In 1860, Edwards' mother and father died within a week of each other. She was only thirty when they died. Edwards was without any real attachments at that point. She had a cousin she didn't get along with very well (also a writer, whom Edwards did not like to be confused with), and she was, technically, now a spinster. She had been briefly engaged nine years earlier but had found her suitor, Mr. Bacon, to be wanting. She noted that the engagement was not a happy one; they were ill suited and though Mr. Bacon proclaimed his love for Amelia, she could not genuinely reciprocate the feeling. She had accepted him out of esteem and a sense of duty and found these reasons insufficient to rationalize an entire life spent together. At least she was clear. She broke off their wedding plans with relief. Being a free agent, Edwards went to live with old family friends, Mr. and Mrs. Bray-sher, in Kensington. The arrangement lasted the rest of her life until, almost ironically, thirty-two years later, Edwards and Mrs. Braysher died within weeks of each other. After Mr. Bacon, Edwards never engaged a suitor again and never married. She didn't want to. She never felt romantic love for a man, though she did feel love for some of her women friends. Three women occupied bet heart over the years: Marianne North, the famed botanical artist; Lucy Renshaw; and Kate Bradbury. Edwards was most likely lesbian, she held her lady friends in very deep affection, loved them with devotion, and attributed much of her life's happiness to their companionship. To one, she gifted a gold ring. To another, she sent sketches addressed to her dear "poo Owl" and sometimes just to "Baby." A great sweetness in Amelia's life, perhaps the very greatest, was the women in her life.

Her friendship with Marianne North began shortly after the death of Edwards's parents and in mutual admiration—both women were independent, adventurous, clever, and accomplished. Yet over the course of a decade the relationship grew somewhat tortured for Edwards. The extent of her affection for North was not mutual, and it came to be seen by North as too much, too intense. Letters between the two women gathered in emotion and heat, revealing Edwards's desire to keep her friend close and the pullback from North as she gently dodged Edwards's reach and made plans to travel the world in search of exotic flowers to paint. Although the two did remain friends for life, stoking each other's fame aml careers, the intimacy of their friendship was diminished and Edwards was gutted by it. A phase of deep melancholy followed, and several illnesses slowed Edwards down. She entered a depression, one where in her darkest hours she lamented, "My heart no longer beats faster at the sight of a new or kindly & beautiful face. I hope nothing from it."' Melan-cholia haunted Edwards for much of her life. The arrival of her new friend "L" was, however, about to blow a giant new gale of happiness into things.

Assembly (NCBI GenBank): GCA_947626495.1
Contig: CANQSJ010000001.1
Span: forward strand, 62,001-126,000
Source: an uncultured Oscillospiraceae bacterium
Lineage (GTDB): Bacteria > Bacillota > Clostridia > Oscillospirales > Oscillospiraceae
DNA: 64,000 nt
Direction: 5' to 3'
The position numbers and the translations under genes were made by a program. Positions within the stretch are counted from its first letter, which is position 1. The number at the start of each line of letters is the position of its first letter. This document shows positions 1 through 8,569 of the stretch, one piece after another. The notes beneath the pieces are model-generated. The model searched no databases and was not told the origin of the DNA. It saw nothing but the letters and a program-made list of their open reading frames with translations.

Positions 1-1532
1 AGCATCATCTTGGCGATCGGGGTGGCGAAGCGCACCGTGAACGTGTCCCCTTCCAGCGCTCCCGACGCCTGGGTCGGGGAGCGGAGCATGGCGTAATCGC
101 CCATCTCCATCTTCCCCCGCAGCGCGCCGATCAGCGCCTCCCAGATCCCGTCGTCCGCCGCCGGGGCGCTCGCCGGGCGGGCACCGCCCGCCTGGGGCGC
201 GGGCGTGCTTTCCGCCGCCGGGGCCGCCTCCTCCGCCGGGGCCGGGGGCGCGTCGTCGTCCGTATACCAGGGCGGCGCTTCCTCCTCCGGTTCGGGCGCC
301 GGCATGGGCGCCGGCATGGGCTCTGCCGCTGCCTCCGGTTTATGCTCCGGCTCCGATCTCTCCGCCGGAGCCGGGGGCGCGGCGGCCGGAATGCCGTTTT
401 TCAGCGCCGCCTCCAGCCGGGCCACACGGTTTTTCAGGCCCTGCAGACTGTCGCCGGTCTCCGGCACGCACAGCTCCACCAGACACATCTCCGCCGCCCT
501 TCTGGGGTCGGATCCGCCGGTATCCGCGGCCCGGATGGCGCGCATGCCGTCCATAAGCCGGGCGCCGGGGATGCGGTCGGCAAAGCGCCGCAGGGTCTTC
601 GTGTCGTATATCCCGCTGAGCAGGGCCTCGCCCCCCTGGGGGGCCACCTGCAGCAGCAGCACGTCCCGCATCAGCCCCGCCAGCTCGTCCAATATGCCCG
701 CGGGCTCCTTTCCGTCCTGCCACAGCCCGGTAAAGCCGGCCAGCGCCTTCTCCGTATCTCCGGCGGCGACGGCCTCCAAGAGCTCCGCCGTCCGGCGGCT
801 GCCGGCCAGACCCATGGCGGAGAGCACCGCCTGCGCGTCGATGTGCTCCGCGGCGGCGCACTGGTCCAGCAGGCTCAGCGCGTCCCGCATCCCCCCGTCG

Lucy Renshaw is an unknowable figure. Details of her story are scant, some photographs of her are uncertain, in one she's sporting short-cropped hair, a cravat, shadow-brushed sideburns and a man's jacket. Lucy was two years younger than Edwards; she sometimes wore a crimson shawl and according to Edwards was "given to vanities in the way of dress"; she had a nurse's instinct; and she was very practical, capable, and certainly up for an adventure or two. She also liked to pet and feed the caged rabbits on board the dahabeeyah. Lucy and Amelia were the two women who had arrived fresh from Alexandria in 1873, after forty-eight hours of quarantine, to Shepherd's Hotel in Cairo: